Get off your high horse
A few years back, a story was recounted in “Today in the Word” of how, during the American Revolution, a man in civilian clothes rode past a group of soldiers repairing a small defensive barrier. Their leader was shouting instructions, but making no attempt to help them. Asked why by the rider, he retorted with great dignity, “Sir, I am a corporal!”
The stranger apologized, dismounted, and proceeded to help the exhausted soldiers. The job done, he turned to the corporal and said, “Mr. Corporal, next time you have a job like this and not enough men to do it, go to your commander-in-chief, and I will come and help you again.” It was none other than George Washington.
Learning the ropes in leadership can be painful. Just like in the above story. And it’s especially hard when attempting to lead others. You can lead by decree or you can lead by example.
There are a few leadership lessons that stand the test of time. They’re simple but yet serve as necessary reminders.
NOT EVERYONE WITH A TITLE IS A LEADER
Having a title means you have a position of authority within the organization. Most likely it conveys that you have some type of leadership potential or qualities. It doesn’t necessarily make you a leader. There’s a big difference between people respecting you because of your title and people respecting you because of your leadership. Understand the difference between the two and strive for the latter.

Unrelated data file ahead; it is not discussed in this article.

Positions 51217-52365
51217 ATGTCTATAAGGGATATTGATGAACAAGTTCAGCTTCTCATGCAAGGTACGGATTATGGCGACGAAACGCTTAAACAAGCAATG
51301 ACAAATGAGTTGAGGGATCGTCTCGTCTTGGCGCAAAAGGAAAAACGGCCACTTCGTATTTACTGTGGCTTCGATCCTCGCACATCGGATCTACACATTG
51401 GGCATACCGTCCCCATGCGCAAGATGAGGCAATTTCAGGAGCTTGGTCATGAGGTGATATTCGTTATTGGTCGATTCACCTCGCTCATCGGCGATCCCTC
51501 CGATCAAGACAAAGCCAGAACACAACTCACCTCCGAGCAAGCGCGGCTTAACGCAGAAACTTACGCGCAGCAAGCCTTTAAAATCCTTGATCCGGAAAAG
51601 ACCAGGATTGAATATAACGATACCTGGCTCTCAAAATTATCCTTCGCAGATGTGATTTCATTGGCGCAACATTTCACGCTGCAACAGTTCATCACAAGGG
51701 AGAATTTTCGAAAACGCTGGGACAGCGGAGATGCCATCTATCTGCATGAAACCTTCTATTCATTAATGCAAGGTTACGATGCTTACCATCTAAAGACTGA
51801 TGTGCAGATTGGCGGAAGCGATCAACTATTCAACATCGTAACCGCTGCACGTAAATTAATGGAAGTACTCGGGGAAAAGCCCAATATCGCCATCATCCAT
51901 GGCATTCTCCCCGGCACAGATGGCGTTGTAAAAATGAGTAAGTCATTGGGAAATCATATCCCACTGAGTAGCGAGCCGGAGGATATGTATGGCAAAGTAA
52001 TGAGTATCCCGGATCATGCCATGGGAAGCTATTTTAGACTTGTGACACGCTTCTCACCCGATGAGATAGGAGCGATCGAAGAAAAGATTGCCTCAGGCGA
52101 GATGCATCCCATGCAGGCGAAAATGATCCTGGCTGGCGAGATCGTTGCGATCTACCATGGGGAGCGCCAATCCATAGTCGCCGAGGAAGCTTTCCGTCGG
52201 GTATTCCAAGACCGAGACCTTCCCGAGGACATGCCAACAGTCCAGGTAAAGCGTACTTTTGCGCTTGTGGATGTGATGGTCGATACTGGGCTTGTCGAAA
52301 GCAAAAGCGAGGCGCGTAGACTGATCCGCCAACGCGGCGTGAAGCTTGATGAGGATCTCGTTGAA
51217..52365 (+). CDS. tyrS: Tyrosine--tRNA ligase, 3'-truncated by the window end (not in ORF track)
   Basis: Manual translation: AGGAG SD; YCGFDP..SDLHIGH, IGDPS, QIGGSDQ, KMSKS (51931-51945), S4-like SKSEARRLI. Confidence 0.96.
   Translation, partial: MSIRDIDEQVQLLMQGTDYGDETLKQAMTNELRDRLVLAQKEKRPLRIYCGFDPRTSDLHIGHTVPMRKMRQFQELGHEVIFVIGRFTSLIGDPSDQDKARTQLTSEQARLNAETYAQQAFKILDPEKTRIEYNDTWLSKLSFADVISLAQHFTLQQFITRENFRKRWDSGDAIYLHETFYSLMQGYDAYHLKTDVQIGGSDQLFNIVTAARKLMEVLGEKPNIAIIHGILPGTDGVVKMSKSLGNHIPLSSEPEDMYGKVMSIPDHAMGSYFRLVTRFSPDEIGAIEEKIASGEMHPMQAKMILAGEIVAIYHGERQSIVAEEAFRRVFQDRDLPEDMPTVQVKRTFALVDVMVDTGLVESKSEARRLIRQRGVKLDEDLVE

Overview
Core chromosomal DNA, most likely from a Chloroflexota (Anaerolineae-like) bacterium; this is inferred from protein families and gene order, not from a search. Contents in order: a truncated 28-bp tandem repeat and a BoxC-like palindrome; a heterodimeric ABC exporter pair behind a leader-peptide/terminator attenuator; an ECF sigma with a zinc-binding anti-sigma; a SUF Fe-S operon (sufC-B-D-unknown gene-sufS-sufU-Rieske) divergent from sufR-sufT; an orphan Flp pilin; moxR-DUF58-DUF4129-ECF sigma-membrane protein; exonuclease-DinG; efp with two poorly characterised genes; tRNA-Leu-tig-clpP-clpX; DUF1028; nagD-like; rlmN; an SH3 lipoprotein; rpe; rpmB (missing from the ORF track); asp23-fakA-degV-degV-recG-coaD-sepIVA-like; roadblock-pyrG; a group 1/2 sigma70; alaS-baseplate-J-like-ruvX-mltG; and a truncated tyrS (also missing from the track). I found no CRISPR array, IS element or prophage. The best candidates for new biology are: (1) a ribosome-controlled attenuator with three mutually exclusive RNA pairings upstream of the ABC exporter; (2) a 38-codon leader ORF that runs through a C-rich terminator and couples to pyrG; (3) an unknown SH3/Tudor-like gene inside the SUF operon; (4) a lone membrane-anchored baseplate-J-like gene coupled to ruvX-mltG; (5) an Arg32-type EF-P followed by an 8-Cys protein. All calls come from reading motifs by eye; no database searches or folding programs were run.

TRUE LEADERS LET THEIR ACTIONS SPEAK LOUDER THAN THEIR WORDS
The corporal in the story was all about barking orders and telling the others what to do. Washington was about joining the men and completing the job. On your leadership journey, don’t mistake being loud for being competent. A true leader will show you more about leadership by his or her actions than they ever will by their words.
TRUE LEADERS ARE NOT AFRAID TO GET DIRTY
The corporal was content to watch his men work. Washington was all about working alongside them. A servant leader will get down in the trenches with his or her people and help get the job done. The person more concerned about the title will simply be a spectator. If you desire to be a leader, you can’t be afraid to get your hands dirty.
TRUE LEADERS ARE SERVANT LEADERS
Washington didn’t pull rank with the corporal. He simply got off his horse and helped the men finish the job. He led by example and the sweat of his brow.
What will define your leadership is not found in the things that you do to make your life easier. It’s when you serve others and walk in humility.
Perhaps by now, many of you have seen the photo of Bill Gates standing in line at a Dick’s Drive-In in Seattle. The picture captivated millions around the world. Here’s the leader of Microsoft - the second richest man in the world - and he quietly and patiently waits his turn in line. No special privileges, no airs about him, just being a regular guy waiting to order a burger and giving a powerful lesson in leadership all at the same time.
So often, the greatest impact you can make as a leader is not when you are being loud and obnoxious or when you are pulling rank, but with quiet strength, you are willing to get off your high horse and lead by example.
©2019 Doug Dickerson.
Read more at https://www.dougdickerson.net/